Product Design
  • Interview Excerpt: Nick Strada, Creative Director, AKQA San Francisco

    Check out some great work from Nick Strada.

    NS: [ ... ]

    I think advertising agencies are no longer just doing advertising. The job has changed. And we’re thinking of events and we’re thinking of interactive installations and we’re thinking of galleries and we’re thinking of exhibits and sponsorships and uniforms and letterhead. And I think that the more ways you can express your talent and creativity and ability to solve problems, the better.

    And, as I’ve said, you want to see someone’s personality in a portfolio. If I see your book before I see you, I want to feel like I know you a little bit, or a little bit about you. And I think other projects are great. In fact, it’s really dry when all you see is a stack of ads. I think it’s not competitive because what people trying to get into business need to remember is, the business is crying out for fresh, new talent but it’s still a buyer’s market. There’s still more demand for places than there are places. For the top 10 agencies in London—take your top 10, whichever 10 those are—they will probably, between them, hire seven to eight junior teams this year. And there’s however many hundred junior teams looking for work this year. And so it’s super, super competitive and anything you can do to give yourself an edge is definitely smart, I think.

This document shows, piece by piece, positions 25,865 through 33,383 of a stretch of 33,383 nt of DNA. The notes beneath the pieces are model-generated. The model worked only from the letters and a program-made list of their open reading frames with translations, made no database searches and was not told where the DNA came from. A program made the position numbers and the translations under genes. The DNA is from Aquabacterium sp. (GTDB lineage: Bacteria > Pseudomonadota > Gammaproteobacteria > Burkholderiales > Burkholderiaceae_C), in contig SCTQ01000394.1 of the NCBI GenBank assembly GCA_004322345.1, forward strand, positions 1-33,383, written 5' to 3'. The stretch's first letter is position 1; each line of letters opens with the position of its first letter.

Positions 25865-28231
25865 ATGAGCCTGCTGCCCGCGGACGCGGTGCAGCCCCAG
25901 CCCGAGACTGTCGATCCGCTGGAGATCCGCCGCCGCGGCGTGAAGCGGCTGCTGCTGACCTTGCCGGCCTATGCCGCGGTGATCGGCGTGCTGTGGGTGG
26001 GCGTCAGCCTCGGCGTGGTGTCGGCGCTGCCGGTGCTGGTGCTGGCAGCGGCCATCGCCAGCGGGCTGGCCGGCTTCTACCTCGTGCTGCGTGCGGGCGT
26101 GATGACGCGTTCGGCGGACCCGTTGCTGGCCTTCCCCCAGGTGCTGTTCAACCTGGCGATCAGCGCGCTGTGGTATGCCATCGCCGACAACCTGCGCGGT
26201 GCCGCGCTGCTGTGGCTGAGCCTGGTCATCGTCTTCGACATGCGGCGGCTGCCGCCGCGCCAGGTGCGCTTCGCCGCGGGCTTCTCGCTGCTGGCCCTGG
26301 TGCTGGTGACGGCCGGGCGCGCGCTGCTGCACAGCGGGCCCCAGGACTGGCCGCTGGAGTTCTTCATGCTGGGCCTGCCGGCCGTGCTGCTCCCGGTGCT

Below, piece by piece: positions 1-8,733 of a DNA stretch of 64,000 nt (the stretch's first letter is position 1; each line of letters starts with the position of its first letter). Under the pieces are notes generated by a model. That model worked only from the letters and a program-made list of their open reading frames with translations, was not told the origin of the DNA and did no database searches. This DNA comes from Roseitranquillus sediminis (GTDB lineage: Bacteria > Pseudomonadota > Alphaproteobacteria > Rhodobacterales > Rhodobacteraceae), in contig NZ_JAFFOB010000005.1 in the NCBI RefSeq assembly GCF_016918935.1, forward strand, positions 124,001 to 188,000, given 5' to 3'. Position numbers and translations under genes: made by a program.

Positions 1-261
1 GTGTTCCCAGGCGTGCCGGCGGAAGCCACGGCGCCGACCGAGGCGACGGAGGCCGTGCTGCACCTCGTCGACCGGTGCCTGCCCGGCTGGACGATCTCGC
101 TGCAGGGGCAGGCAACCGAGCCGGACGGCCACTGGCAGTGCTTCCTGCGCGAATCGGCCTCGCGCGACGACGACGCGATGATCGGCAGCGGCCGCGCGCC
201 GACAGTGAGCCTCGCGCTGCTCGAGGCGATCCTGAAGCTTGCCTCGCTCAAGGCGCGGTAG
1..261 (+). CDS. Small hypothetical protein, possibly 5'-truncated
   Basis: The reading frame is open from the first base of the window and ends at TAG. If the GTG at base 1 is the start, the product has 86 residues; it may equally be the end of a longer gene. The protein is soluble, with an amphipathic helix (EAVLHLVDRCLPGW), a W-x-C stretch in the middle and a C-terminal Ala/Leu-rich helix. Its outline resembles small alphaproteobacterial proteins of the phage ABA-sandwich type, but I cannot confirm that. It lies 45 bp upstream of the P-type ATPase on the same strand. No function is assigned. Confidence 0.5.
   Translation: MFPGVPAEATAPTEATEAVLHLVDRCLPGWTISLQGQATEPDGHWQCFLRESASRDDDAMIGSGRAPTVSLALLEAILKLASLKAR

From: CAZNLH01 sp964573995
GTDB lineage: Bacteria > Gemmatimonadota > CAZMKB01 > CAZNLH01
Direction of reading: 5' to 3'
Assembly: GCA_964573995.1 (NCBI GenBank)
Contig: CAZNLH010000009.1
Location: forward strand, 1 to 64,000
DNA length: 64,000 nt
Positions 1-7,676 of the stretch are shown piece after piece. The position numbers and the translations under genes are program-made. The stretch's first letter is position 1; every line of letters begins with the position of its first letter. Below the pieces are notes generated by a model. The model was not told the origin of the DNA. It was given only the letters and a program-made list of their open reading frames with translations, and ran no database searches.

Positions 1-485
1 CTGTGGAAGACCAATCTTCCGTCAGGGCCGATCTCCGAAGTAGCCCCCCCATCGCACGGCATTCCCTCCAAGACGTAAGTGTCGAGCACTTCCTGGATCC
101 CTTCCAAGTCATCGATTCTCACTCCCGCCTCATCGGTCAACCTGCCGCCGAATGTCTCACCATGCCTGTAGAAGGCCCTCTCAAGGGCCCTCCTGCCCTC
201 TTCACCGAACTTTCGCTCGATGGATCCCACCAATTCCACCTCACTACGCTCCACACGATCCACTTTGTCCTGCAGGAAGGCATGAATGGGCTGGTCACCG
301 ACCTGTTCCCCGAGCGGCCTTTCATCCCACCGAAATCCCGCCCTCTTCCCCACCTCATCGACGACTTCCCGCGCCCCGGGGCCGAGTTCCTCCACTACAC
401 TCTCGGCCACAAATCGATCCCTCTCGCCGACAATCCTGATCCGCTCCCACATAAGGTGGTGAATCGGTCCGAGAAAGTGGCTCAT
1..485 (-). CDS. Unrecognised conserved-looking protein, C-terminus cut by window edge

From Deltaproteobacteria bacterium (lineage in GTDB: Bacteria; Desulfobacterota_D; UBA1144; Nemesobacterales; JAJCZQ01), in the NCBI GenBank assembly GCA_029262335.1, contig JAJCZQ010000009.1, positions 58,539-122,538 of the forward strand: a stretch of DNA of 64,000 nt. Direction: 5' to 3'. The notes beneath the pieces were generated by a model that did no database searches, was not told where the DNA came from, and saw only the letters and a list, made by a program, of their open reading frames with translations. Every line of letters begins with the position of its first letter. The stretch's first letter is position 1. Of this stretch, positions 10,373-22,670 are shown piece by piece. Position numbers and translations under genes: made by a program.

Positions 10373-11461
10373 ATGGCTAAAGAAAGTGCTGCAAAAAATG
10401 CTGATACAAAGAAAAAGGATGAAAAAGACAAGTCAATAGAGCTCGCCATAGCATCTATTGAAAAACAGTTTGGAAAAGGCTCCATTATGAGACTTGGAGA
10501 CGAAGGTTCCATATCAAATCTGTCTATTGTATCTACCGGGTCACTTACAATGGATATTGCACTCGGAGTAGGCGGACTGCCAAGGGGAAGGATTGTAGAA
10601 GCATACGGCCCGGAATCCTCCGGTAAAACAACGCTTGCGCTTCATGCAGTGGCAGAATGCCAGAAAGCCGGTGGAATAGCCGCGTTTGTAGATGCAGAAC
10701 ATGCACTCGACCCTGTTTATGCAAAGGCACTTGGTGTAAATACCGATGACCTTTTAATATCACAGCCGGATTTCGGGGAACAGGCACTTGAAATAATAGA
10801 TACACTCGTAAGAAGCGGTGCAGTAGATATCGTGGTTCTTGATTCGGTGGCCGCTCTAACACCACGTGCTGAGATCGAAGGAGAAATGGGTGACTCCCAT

WS: Do you have any tips for someone who’s putting together a book?

    NS: I think just “do.” Just get bored easily. And I bore really, really easily and I guess, if I’m bored of this thing that I’m working on, and I have an interest and a stake in it, everybody else is going to be really bored of it, you know? People on the street and creative directors in another ad agency that you might want to impress. I think boring easily is really important, and I think staying stimulated—just filling the bucket in your head with films and all sorts of things.

    [ ... ]

    Also, I think that the worst thing that you can do when you’re trying to improve is to try to change your portfolio for everybody you meet. I see a lot of students who have changed their books over and over again because they’re trying to tailor it to what they think the agency they’re going into wants to see, and it ends up not being their portfolio anymore. And, if they do get a job off of it, the book that was hired isn’t really representative of what they can do or want to do, and it never ends up being [good]. Because they went into an agency that doesn’t really want them but they want this sort of construct that was hired, and then the team can’t really deliver it day-to-day. And they don’t want to. And that’s an unhappy marriage. So I think if you stay true to yourself, work really, really hard, and do interesting things, interesting things will happen to you.

    Read the full interview in BREAKING IN: Learn more about the book or Buy it on Amazon

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